Other compounds that act in a similar manner to AMG510 have been developed by Mirati Therapeutics including MRTX849, now called Adagrasib, shown in Figure 3B, that has just very recently also been approved by the FDA for treatment of G12C-K-RAS-p21 cancers [5][8]. As can be seen in Figure 3B, MRTX849, like AMG510, is seen to contain a reactive (fluoro) acrylate group attached to a piperazine ring that is attached to a fluorinated polycyclic aromatic compound. A variant of MRTX849, MRTX1133, shown in Figure 3C, has been recently synthesized in which a bicyclo piperazine ring that is positively charged replaced the fluoroacryl group, allowing for this moiety to make favorable electrostatic contact with the Asp 12 residue of G12D-K-RAS-p21-GDP with a binding constant in the low nanomolar range [5][8], making this drug an excellent candidate for the treatment of G12D-K-RAS-p21-induced cancers.

3. Peptides and Small Molecules from Libraries That Bind to Multiple Forms of RAS-p21-Gpp-NHp

An informatic approach to the design of peptides and small molecules that block RAS-p21-induced cell transformation has been carried out using peptide and small molecule libraries [9]. The X-ray crystal structures of wild-type RAS-p21 and five mutant forms, G12V, G12D, G12C, G13D and Q61H were analyzed for overall similarities in structure and properties. For example, all six forms were computed to have an overall negative surface potential [9]. Then, known anti-cancer peptides from the Cancer PPD database were screened for properties such as high surface positive charge, known strong activity against cancer cell lines and other criteria not listed. A total of 19 peptides were selected for their abilities to dock to specific regions, mainly the P1 loop and the switch 1 and switch 2 domains of the six different RAS-p21 proteins, using commercial servers and programs such as the Haddock server using the PRODIGY program, SwarmDock and FlexPepDock [9].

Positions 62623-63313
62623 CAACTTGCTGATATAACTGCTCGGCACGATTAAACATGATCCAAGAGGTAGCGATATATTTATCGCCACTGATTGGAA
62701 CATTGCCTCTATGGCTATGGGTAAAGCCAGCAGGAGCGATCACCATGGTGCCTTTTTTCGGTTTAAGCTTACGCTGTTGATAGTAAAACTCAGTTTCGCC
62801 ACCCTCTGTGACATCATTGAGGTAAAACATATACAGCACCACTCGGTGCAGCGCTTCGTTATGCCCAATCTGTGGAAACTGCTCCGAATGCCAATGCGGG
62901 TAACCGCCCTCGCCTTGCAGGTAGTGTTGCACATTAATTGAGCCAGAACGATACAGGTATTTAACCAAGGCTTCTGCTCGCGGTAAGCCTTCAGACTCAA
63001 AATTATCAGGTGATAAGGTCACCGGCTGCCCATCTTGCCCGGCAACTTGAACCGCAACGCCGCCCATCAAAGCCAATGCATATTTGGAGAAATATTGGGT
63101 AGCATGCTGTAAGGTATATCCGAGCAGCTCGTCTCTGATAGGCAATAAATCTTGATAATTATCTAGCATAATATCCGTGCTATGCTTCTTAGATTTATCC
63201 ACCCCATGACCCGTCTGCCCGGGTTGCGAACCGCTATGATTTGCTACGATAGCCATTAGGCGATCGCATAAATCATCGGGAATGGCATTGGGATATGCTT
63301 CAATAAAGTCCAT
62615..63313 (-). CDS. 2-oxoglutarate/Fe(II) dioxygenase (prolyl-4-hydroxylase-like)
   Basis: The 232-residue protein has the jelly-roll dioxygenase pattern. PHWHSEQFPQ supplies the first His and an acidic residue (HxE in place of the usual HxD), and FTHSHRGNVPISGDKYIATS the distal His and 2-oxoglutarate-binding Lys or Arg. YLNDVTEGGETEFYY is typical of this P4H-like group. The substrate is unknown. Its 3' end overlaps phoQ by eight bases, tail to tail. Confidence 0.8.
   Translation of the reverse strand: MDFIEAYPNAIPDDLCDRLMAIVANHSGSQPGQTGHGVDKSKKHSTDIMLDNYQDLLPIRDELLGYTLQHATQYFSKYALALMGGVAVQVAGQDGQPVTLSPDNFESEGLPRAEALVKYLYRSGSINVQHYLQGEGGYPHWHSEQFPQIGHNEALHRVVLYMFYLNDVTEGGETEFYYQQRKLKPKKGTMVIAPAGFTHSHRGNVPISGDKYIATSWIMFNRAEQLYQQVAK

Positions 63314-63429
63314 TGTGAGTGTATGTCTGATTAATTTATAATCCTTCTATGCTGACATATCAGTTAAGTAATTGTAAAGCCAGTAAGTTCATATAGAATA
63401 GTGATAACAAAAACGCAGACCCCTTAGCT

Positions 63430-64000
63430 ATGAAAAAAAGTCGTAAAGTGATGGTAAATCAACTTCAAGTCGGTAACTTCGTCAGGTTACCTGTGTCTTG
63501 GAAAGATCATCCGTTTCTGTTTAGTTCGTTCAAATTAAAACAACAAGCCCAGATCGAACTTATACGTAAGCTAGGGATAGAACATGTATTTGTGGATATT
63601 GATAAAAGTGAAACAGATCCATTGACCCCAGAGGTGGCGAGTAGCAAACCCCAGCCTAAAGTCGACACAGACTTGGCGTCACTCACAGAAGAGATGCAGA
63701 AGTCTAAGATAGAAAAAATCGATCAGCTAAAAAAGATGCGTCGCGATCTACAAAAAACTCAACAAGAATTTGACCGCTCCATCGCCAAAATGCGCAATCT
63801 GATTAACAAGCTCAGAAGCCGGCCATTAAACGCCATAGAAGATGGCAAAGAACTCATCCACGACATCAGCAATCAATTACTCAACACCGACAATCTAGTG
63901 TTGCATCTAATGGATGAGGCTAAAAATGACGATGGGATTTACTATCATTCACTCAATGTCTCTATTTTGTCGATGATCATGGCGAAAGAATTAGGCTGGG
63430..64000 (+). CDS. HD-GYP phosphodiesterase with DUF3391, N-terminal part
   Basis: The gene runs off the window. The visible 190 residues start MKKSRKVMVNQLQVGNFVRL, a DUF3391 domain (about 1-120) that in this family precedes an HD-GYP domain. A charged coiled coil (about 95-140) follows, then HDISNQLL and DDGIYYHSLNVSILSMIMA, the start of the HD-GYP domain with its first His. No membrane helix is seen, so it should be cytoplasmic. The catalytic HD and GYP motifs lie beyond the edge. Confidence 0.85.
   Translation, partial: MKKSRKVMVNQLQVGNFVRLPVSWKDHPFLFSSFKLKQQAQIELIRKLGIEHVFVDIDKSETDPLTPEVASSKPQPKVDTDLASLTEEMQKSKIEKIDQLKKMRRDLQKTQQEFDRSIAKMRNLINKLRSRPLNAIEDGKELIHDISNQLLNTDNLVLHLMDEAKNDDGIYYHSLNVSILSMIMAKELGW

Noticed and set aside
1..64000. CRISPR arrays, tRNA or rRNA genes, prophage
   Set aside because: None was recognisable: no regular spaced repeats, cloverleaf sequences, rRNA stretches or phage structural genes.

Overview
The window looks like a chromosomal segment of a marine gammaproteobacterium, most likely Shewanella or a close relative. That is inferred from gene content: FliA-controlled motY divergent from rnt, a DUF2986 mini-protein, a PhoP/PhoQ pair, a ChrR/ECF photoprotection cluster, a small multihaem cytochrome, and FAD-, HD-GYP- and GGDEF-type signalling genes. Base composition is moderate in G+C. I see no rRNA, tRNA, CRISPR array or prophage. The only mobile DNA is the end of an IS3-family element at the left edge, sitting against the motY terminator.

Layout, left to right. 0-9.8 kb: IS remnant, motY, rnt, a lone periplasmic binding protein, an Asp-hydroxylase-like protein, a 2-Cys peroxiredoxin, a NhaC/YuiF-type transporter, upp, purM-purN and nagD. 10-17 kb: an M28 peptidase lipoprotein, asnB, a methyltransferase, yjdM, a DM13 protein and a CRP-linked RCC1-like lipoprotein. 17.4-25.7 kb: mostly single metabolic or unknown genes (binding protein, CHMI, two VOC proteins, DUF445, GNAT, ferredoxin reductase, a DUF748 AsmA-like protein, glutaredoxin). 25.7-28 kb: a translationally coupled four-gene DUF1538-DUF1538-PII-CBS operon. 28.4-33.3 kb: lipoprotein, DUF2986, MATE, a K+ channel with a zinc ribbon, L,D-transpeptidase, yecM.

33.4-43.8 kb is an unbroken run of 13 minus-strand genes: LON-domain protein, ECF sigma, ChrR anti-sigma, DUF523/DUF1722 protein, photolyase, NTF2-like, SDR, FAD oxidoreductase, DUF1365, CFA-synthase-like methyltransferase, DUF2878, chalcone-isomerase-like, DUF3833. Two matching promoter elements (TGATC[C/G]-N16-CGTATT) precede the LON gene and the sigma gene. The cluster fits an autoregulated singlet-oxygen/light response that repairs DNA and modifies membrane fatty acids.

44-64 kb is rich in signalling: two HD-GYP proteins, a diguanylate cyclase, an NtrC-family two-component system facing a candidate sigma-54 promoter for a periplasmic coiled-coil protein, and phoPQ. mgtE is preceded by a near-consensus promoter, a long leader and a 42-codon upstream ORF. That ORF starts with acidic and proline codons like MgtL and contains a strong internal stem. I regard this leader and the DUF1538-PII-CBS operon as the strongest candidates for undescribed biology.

In the docking procedures for each of the 19 peptides, an “affinity maturation” procedure was further performed in which the docking procedure was re-performed on each peptide in which each residue of the peptide was replaced with all other naturally occurring amino acids. Binding energies for final peptide structures bound to wild-type and mutant forms of RAS-p21 were computed with a formula that uses the number of charge–charge, charge–apolar, polar–polar, polar–apolar interactions between peptide and RAS-p21 and (presumably isolated) apolar residues and charged residues on the peptide and RAS-p21 [9]. The interactions between peptide residues and RAS-p21 residue were computed if the distance between any of the heavy atoms of the two residues were within 5.5 Å. Since the X-ray structure of a RAS-p21 inhibitory peptide bound to this protein was determined [9], the docking procedure was tested on this peptide to determine if its structure bound to the protein could be computed. The resulting computed structure for this peptide was noticeably different from that of the X-ray structure, although it seems to have been docked near the position of the peptide in the X-ray structure.
Concurrently, the ZINC database of small molecules was screened for compounds that had similar structures to GppNHp. This search was further screened by the FAF-Drugs4 server that utilizes a number of pharmacological criteria such as absorption, distribution, metabolites, half-lives, toxicities and other attributes and other “rule of thumb” criteria. Of 7305 structures screened, 474 were used for docking studies against the RAS-p21 protein structures [9].